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Re: Problem with 'target-new' property and alternative suggestion

From: Justin Wood (Callek) <116057@bacon.qcc.mass.edu>
Date: Mon, 13 Sep 2004 14:58:56 -0400
Message-ID: <4145EDF0.60504@bacon.qcc.mass.edu>
To: daniel.pelsmaeker@zonnet.nl, W3C Style List <www-style@w3.org>

DaniŽl Pelsmaeker wrote:

>Benjamin D. Smedberg wrote:
>  
>
>>CSS selectors could even be part of the UA stylesheet to implement these
>>"rel" values.
>>    
>>
>
>Actually, that's my biggest point against the target-new property: the
>example provided with the description of this property shows how this
>property can be used to override the effect in a CSS stylesheet of a
>website. I think that most users don't want the website to specify where and
>if any links are targeted in new windows/'tabs'. Not all websites have
>friendly uses for these (target-...) rules.
>Further, a stylesheet is for styling, and the targets of links (frames,
>windows, tabs) should be specified with the link and not by using a style
>class and selectors. These are properties that are specific for each link,
>and they would (and should) never be changed when the website's style(sheet)
>changes. I can't imagine a website builder who would ever want to change the
>target-new property for the links that he wrote in his website. To make the
>website work without a stylesheet (or with another stylesheet, or on a
>text/speech browser) the builder would just use these target-... properties
>in the style attribute of each link. And IMO that's now very stylish.
>
>- DaniŽl Pelsmaeker
>
>  
>

Well the solution with CSS is much more "fair" than the scripting one,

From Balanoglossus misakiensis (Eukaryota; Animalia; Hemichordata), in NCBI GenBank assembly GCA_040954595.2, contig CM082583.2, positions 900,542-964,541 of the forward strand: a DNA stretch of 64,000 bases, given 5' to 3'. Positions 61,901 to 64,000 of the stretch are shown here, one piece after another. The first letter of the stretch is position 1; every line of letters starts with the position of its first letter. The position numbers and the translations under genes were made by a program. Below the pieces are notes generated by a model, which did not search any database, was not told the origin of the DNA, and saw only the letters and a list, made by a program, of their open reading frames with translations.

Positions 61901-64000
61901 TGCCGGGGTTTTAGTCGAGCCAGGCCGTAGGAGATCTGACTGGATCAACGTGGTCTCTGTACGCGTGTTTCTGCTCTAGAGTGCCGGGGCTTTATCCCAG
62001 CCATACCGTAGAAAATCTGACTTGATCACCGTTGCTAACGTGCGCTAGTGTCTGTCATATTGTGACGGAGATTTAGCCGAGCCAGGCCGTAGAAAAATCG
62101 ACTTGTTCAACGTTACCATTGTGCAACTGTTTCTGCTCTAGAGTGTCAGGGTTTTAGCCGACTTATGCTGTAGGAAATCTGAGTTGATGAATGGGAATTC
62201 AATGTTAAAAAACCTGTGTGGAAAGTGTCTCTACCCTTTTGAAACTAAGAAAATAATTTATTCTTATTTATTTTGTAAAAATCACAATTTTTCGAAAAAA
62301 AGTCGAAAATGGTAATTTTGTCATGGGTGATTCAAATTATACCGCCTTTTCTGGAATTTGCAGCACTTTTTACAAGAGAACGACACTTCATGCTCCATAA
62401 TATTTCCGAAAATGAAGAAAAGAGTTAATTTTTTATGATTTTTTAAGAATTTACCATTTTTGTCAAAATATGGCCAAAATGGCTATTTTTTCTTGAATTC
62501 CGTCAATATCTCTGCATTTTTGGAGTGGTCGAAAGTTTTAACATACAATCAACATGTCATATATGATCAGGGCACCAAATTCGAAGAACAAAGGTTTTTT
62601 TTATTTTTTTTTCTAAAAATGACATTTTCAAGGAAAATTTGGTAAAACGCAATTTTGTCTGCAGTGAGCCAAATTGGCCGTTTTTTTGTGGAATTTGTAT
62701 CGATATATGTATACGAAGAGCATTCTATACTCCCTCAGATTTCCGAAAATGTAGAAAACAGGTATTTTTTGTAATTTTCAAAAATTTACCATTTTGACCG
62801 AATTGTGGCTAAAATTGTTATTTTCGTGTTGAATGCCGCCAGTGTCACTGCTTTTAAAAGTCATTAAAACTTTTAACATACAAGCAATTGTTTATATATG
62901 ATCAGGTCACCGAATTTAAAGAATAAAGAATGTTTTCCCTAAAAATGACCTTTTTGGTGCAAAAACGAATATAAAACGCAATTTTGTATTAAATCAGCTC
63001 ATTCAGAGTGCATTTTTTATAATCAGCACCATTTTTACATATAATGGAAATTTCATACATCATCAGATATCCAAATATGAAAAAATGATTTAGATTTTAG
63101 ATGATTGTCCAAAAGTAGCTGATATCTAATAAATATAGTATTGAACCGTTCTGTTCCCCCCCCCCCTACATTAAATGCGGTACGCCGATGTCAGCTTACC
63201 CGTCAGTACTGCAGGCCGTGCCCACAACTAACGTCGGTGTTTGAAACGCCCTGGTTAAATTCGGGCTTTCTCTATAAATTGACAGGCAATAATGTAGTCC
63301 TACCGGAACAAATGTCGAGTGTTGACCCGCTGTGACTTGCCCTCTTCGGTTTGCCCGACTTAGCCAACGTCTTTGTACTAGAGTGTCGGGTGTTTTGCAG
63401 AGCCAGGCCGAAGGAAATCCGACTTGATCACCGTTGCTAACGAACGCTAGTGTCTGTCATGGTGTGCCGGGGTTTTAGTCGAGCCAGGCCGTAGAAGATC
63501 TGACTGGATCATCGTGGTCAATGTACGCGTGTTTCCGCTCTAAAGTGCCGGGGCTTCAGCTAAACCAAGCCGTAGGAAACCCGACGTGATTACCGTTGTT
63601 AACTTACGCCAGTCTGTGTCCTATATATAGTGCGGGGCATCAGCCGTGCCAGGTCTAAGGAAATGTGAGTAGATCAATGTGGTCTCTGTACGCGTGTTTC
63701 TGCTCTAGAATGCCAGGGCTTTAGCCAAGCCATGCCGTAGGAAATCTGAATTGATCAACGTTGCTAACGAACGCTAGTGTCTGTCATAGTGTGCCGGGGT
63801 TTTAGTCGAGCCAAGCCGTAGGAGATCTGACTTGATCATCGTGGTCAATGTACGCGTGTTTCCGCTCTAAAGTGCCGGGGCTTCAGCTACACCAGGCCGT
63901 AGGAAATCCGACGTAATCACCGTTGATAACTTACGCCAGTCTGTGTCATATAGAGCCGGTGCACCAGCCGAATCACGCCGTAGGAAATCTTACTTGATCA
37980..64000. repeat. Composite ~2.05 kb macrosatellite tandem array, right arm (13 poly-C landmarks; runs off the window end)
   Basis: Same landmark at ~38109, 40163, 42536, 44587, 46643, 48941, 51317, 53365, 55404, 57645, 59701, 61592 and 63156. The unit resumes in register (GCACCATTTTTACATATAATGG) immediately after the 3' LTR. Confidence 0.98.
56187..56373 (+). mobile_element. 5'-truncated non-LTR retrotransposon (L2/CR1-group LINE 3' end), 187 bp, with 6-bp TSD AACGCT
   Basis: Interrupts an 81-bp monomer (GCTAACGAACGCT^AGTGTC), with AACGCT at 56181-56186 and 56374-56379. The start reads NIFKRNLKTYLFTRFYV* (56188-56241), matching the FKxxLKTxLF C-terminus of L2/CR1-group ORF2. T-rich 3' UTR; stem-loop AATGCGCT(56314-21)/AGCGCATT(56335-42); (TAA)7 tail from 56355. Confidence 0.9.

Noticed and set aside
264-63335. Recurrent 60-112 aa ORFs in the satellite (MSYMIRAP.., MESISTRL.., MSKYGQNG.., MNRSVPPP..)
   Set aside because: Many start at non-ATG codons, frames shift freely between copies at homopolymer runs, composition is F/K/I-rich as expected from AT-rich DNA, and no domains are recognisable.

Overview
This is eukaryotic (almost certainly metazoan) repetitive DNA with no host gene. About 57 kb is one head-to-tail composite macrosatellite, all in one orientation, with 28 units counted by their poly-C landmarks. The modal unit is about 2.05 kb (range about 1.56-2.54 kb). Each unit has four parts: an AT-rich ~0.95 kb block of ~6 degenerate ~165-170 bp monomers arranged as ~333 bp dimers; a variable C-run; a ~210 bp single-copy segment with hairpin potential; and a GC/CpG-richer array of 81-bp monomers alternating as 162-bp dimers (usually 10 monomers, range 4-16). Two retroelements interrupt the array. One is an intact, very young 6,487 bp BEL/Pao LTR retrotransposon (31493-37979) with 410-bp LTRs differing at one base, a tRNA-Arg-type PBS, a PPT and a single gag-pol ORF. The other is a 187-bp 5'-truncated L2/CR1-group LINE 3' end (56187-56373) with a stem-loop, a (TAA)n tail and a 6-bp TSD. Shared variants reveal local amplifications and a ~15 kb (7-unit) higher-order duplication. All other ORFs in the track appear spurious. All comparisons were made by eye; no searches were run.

where window.open is widely used, even in onclick and similar.

a.tabdefault { target-new: something; }
a.windowdefault { target-new: something; }
a.samedefault { target-new: something; }
a, a.default { target-new: inherit; }

are just some examples on how you can specify (exactly as rel) where you 
want target new to point to, with these the user can easily re-define 
what he wants on your website, and ensures that you wont be "popping" up 
stuff completely un-expectedly to the user.

The "work-arounds" in place, and their in-ability to be "over-ridden 
easily" is the core problem with NOT doing it in CSS, and is the core 
reason why the CSS solution is easier, if we want a "sidebar" solution, 
just do (for instance mozilla extension)  |{ target-new: -moz-sidebar; 
}|  why overdefine what can be and is semantically possible, and make 
work harder for the USER (and UA developers) to create and maintain a 
'working' system, with stylistic behaviors.

~Justin Wood
Received on Monday, 13 September 2004 18:59:45 GMT

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